Greenhills, North Ayrshire

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Greenhills
Greenhills, Barrmill, Ayrshire.JPG
The village mainstreet looking towards the main road
Greenhills is located in North Ayrshire
Greenhills
Greenhills
 Greenhills shown within North Ayrshire
OS grid reference NS 37386 50820
Council area North Ayrshire
Lieutenancy area Ayrshire and Arran
Country Scotland
Sovereign state United Kingdom
Dialling code 01560
Police Scottish
Fire Scottish
Ambulance Scottish
EU Parliament Scotland
UK Parliament Central Ayrshire
Scottish Parliament Cunninghame South
List of places
UK
Scotland

Coordinates: 55°43′25″N 4°35′22″W / 55.72351°N 4.589411°W / 55.72351; -4.589411

Greenhills is a small village or hamlet in North Ayrshire, Parish of Beith, Scotland. It lies between the settlements of Barrmill and Burnhouse on a crossroads of the B706 and the lanes to Nettlehirst and Tandlehill via Thirdpart. It is named after the 'Green Hill' an artificial mound, a Moot, Law or Justice hill that once stood here. The settlement lay within the old Barony of Giffen; the castle no longer exists. The village lies within Barrmill and District Community Association's area and is also covered by Beith Community Council.

History[edit]

Greenhills Public School WW1 Memorial, now located at Barrmill.

This small settlement is shown on General Roy's survey of 1747 - 55, under the name of 'Greenhill' in the singular and has two buildings indicated where the old school was situated.

The school[edit]

The school, built from Ballochmyle red sandstone, opened in the 1890s with Mr. Mudie as headteacher,[1] at the time that Hessilhead school closed. A temporary building in the playground was used as a dining hall. It was built on the site of the cart wheel workshop and was mid-way between Burnhouse and Barrmill. Greenhills closed in 1959, it was sold in 1964[1] and demolished in the mid-1980s; having been used for some years as a glue factory by Strathbond Ltd who still trade from the Willowyard Estate, Beith. Mr McGregor was the last headteacher and the sports field had been the field lying across the Barrmill to Burnhouse Road.[2] The Greenhills WRI originally met here, however after the school was demolished they moved to the Barrmill Community Centre.[1]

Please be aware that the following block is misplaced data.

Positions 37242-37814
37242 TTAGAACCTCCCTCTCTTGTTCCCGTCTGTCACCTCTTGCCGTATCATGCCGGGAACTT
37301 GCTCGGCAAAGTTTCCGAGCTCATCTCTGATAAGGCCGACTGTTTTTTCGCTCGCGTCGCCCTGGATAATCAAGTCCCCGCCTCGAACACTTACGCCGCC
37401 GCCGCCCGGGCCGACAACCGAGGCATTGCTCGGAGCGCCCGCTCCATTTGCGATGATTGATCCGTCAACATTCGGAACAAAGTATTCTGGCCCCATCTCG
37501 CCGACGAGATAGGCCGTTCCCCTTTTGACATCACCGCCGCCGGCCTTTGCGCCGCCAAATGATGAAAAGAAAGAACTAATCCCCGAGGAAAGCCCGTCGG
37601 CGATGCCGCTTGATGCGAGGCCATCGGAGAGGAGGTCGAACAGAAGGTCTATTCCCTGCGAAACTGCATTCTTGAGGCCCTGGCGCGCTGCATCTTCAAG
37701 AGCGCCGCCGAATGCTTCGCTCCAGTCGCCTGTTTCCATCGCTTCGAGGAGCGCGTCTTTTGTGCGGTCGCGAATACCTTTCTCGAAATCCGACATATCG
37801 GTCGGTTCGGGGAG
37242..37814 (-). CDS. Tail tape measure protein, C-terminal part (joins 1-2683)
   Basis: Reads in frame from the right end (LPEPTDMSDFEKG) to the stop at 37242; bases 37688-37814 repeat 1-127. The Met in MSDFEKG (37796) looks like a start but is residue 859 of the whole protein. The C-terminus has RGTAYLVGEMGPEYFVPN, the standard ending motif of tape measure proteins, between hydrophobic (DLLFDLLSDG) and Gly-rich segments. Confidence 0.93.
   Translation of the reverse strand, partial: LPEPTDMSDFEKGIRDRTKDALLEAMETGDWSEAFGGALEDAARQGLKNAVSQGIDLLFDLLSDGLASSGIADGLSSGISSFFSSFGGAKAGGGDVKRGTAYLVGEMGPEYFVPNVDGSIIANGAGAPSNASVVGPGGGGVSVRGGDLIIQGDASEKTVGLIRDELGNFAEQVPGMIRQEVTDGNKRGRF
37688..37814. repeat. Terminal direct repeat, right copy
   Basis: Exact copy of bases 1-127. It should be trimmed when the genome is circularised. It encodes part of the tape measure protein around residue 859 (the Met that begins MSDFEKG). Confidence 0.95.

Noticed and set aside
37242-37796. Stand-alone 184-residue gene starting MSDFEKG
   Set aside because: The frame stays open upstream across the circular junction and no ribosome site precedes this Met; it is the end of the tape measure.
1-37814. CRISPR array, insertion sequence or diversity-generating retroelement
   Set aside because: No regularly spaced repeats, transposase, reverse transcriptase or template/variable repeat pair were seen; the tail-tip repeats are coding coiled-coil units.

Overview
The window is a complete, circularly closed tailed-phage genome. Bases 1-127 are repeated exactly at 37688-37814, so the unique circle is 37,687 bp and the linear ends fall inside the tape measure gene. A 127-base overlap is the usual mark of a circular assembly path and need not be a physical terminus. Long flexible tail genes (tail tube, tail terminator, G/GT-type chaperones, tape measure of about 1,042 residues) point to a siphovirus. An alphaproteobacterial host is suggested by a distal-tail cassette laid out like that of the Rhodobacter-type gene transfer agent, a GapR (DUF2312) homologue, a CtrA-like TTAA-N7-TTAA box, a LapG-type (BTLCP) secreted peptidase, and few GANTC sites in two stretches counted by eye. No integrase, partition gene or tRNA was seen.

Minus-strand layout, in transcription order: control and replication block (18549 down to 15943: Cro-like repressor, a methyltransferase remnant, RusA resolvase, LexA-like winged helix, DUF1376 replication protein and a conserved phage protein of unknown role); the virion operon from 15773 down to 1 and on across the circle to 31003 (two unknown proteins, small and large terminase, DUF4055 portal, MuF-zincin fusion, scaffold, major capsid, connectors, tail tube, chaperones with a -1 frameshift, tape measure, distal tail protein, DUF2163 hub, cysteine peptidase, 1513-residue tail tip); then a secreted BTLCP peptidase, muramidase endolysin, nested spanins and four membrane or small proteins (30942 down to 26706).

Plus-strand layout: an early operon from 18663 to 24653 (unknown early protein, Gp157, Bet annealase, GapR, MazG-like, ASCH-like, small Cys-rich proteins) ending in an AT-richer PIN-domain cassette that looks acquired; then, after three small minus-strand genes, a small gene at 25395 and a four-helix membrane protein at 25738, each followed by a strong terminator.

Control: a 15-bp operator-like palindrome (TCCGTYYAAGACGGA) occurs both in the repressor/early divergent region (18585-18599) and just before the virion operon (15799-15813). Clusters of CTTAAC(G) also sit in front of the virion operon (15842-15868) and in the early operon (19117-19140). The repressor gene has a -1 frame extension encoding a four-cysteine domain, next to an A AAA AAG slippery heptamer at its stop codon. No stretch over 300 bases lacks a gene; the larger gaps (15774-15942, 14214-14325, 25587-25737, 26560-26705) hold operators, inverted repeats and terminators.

Industry[edit]

A smithy stood at the crossroads on the Borestone farm side of the hamlet. John Marshall and David Douglas at this site made ploughs that sold all over the country. A joiner's shop stood next to the smithy, its machinery being driven by steam. The wheel wright's factory site was later used for the school and more recently a private dwelling.[3] A limekiln was situated behind the school, made in the shape of a horseshoe with the opening facing the prevailing south-west wind. It was encased within a bank with a gap at the opening.[4] A limestone quarry existed close to the school site.

The Moot or Justice hill[edit]

This artificial mound or moot hill was the site where proclamations of the Giffen Castle Baronial Court's judgements were made. For serious crimes the men were hung here and women were drowned a pit which would have been nearby. This situation, known as the feudal Barony right of 'pit and gallows' existed at many other sites, such as at Beith, Kilmarnock, Aiket, Ardrossan, and Dalry. Often the mounds were wooded and a Dule Tree may have been used as the gallows. Brehons or Judges administered justice from 'Court Hills', especially in the highlands. Auchenmade had a Law hill mound nearby, possibly destroyed by the railway. The 'Green Hill' stood near to Greenhill farm.[5] No sign of the moot hill seems to survive, however a bridge near to Greenhill is marked as 'Tappethillock', meaning a flat-topped hillock.

Cartographic evidence[edit]

Roy's map of 1747 records the settlement of Greenhill on the Beith to Burnhouse road.[6] Armstrong's map of 1775 shows the ruins of Giffin castle only.[7] The 1828 John Thomson's map gives the name as 'Greenhills' and marks Haghead, Borestone, Bank, and Thirdpart in the vicinity.[8]

See also[edit]

References[edit]

Notes[edit]

  1. ^ a b c Jamieson, Page 25
  2. ^ Reid. Page 117
  3. ^ Jamieson, Page 17
  4. ^ Jamieson, Page 5
  5. ^ Dobie, Page 163.
  6. ^ Roy's Map Retrieved : 2012-05-06
  7. ^ Armstrong's Map Retrieved : 2012-05-06
  8. ^ Thomson's Map Retrieved : 2012-05-06

Sources and bibliography[edit]

  1. Dobie, James (1876). Pont's Cunninghame topographized 1604–1608 with continuations and illustrative notices. Pub. John Tweed.
  2. Jamieson, Sheila (1997). Our Village. 'Greenhills Women's Institute.
  3. Love, Dane (2003). Ayrshire : Discovering a County. Ayr : Fort Publishing. ISBN 0-9544461-1-9.
  4. Reid, Donald L. and Monahan, Isobel F. (1999). Yesterdays Beith, a pictorial guide. Beith : DoE Award Scheme. ISBN 0-9522720-5-9

External links[edit]